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Negative Feedback, Homeostasis, and Positive Feedback – Examples and Concepts

This minds-on, hands-on activity begins with an anchoring phenomenon, how a person’s breathing changes when he/she is re-breathing the air in a plastic bag. Students develop a negative feedback model of how the changes in breathing stabilize blood levels of O2 and CO2. To understand changes in breathing when running, students analyze cellular respiration.

Next, students use a negative feedback model to understand temperature regulation and homeostasis. Then, students analyze how failures of negative feedback can result in diabetes. Finally, students compare and contrast positive and negative feedback.

The Appendix for the Teacher Preparation Notes suggests an optional activity in which each student group investigates a question or hypothesis concerning negative feedback, homeostasis and changes in breathing.

Download Student Handout: PDF format or Word format

Download Teacher Preparation Notes: PDF format or Word format

The Teacher Preparation Notes provide instructional suggestions and background information and explain how the activity is aligned with the Next Generation Science Standards.

We invite comments on this Hands-On Activity and the accompanying Teacher Preparation Notes, including suggestions for other teachers who are planning to use the activity, any questions you have related to the activity, or a brief description of any problem you might have encountered. If you would prefer to send your comments or questions in a private message, please write Ingrid Waldron at iwaldron@sas.upenn.edu

Comments

iwaldron's picture

2023 revision

We have reorganized the Student Handout to begin with the phenomenon of deeper and faster breathing as students re-breathe the air in a plastic bag and then explore an explanation for this and related phenomena. We have also added a section on diabetes which will help the students appreciate the practical significance of understanding negative feedback. We have also revised multiple explanations and questions to improve the clarity of the Student Handout. To accommodate these revisions, we have totally revised the Teacher Preparation Notes.
Ingrid

iwaldron's picture

2019 revision

I have reorganized the sections of the Student Handout on negative feedback and changes in breathing to begin with an anchor phenomenon and have students work to figure out an explanation of this anchor phenomenon. I have also streamlined the Student Handout and made multiple revisions to improve clarity.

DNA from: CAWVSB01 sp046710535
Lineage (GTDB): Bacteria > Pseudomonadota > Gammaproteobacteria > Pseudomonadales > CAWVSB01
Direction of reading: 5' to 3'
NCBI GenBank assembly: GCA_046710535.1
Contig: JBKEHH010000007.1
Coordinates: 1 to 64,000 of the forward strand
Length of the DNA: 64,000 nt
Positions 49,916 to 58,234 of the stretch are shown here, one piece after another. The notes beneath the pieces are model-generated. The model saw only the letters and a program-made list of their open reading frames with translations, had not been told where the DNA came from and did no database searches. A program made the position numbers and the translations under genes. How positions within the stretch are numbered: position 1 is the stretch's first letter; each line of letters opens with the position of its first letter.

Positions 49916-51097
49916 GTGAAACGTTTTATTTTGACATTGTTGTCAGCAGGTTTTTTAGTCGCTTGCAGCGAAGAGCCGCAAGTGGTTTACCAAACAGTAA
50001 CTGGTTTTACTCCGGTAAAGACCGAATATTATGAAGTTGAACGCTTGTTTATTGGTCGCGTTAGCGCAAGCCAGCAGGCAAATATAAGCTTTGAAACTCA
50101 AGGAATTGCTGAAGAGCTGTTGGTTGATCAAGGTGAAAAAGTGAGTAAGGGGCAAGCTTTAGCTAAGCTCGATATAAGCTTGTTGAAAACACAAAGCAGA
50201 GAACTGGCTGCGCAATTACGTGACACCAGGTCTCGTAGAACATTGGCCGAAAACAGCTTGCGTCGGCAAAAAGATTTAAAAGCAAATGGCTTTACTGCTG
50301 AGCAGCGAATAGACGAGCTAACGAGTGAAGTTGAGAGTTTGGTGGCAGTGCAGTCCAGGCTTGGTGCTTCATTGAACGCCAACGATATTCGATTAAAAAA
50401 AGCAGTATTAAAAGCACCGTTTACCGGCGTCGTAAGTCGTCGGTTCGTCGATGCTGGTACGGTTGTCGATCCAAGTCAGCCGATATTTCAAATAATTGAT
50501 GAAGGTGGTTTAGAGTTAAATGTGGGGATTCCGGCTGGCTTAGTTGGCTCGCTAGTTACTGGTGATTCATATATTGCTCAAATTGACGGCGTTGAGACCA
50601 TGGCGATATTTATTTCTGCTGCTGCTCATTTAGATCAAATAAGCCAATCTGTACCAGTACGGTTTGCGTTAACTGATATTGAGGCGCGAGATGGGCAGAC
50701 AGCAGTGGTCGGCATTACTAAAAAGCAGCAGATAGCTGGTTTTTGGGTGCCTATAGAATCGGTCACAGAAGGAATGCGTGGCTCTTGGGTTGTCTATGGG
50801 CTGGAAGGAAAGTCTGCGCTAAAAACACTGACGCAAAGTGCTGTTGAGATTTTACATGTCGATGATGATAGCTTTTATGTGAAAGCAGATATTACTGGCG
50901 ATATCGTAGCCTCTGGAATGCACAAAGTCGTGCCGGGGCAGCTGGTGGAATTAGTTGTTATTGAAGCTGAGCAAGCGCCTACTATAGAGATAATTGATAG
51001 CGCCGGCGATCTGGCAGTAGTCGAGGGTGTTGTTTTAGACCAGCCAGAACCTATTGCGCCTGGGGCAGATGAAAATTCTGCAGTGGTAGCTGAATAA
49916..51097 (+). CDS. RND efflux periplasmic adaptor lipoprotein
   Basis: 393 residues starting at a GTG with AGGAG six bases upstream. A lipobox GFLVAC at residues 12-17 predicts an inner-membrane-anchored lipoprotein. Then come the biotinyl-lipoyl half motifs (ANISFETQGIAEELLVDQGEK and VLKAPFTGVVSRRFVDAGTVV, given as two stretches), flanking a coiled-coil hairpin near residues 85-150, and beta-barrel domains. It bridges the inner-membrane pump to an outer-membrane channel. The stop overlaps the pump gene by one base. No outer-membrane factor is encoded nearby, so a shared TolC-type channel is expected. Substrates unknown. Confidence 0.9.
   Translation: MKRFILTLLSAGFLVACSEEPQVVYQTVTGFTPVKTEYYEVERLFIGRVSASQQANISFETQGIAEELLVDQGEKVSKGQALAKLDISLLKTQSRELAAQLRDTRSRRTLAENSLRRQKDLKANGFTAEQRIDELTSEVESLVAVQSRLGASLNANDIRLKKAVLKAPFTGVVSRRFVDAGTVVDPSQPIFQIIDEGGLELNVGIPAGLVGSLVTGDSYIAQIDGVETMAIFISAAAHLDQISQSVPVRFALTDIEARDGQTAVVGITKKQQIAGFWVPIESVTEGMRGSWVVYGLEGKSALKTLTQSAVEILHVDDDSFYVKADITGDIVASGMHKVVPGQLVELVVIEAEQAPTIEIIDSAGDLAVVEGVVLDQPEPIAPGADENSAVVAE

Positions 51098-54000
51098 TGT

Ingrid

iwaldron's picture

2018 revision

The Student Handout has been substantially revised to clarify the concepts and improve student understanding.

iwaldron's picture

Video which Demonstrates Experimental Technique

We have prepared a video to demonstrate the procedure for the first experiment and help your students get more reliable results. The video available at https://www.youtube.com/watch?v=l60LE0M0bk8&feature=youtu.be demonstrates how to prepare the bag and breathe into the bag. You will want to view this video and then either demonstrate the procedure for your students or have them watch this video. Helpful advice includes:

  • To begin, the bag should be opened completely and swished through the air to fill it.
  • Make sure to have a tight seal between the bag and the person’s face so no air is leaking in and out of the bag.
  • Maintain a tight seal throughout the entire test interval (3 minutes for developing the procedure for evaluating depth of breathing and 4 minutes for the actual experiment).
  • Each subject should stand while breathing into the bag to make it easier for observers to see the whole bag to evaluate the breathing rate and depth and also to standardize posture for different subjects
iwaldron's picture

November 2015 revision

This revision includes improved instructions for the experimental methods, some clarification of explanations and questions, and additional biological information which will help with the interpretation of the experimental results.

iwaldron's picture

2015 Revision

This 2015 activity, "Homeostasis and Negative Feedback – Concepts and Breathing Experiments", is essentially a new activity with a minor overlap with the previous breathing activity. This 2015 activity includes:

  • an introduction to homeostasis and negative feedback
  • an experiment that demonstrates the effects of negative feedback on rate and depth of breathing
  • an added section in which students design and carry out an experiment to test a hypothesis concerning the effects of exercise on rate and depth of breathing.

This activity is aligned with the Next Generation Science Standards (see page 1 of the Teacher Preparation Notes).

Serendip Visitor's picture

filling the 13 gallon bag results/data interpretation

Could you explain what results should come from this part of the lab exercise?
I would predict a shorter time than after normal breathing but why?

iwaldron's picture

regulation of breathing

As indicated by the questions on the top part of page 5 of the Student Handout, breathing into the bag results in increased concentration of CO2 in the bag and decreased concentration of O2. This in turn results in increased concentrations of CO2 and decreased concentration of O2 in the blood and in the brain. The length of time you can hold your breath decreases as a result of these changes. If you carry out the Additional Activity described on page 2 of the Teacher Preparation Notes, the results will demonstrate that the brain is responding specifically to changes in CO2 levels, not O2 levels. In fact, it is the increased concentration of H+ (which is generated when CO2 combines with H2O in the blood to form carbonic acid) which stimulates the brain to resume or increase breathing.

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